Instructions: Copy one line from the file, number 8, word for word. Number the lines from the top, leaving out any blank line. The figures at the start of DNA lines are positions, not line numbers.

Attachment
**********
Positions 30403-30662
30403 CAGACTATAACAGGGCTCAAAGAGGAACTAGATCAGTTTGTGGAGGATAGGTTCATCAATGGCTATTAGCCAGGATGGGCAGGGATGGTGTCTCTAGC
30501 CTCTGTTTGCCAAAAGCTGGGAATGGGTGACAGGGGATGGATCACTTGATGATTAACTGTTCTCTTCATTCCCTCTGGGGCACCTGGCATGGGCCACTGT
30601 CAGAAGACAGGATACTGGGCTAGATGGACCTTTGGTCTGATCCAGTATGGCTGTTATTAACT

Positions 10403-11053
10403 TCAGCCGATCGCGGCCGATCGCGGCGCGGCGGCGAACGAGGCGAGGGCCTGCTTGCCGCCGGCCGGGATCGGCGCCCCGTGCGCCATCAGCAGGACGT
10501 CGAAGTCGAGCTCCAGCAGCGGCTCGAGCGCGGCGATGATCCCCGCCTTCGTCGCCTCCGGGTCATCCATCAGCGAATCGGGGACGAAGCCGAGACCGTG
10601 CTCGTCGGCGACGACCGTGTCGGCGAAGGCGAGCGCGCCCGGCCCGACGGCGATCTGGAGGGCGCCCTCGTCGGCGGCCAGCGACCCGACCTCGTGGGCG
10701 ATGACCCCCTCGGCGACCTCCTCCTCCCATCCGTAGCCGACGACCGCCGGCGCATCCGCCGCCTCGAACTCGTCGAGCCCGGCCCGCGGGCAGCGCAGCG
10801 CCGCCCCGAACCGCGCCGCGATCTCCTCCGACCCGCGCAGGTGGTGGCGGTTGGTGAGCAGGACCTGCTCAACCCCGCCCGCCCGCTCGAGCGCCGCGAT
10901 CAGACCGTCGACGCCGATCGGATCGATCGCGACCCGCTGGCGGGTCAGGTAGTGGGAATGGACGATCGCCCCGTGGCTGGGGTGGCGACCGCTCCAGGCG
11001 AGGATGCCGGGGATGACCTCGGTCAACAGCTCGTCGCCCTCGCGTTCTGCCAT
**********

10601 CTCGTCGGCGACGACCGTGTCGGCGAAGGCGAGCGCGCCCGGCCCGACGGCGATCTGGAGGGCGCCCTCGTCGGCGGCCAGCGACCCGACCTCGTGGGCG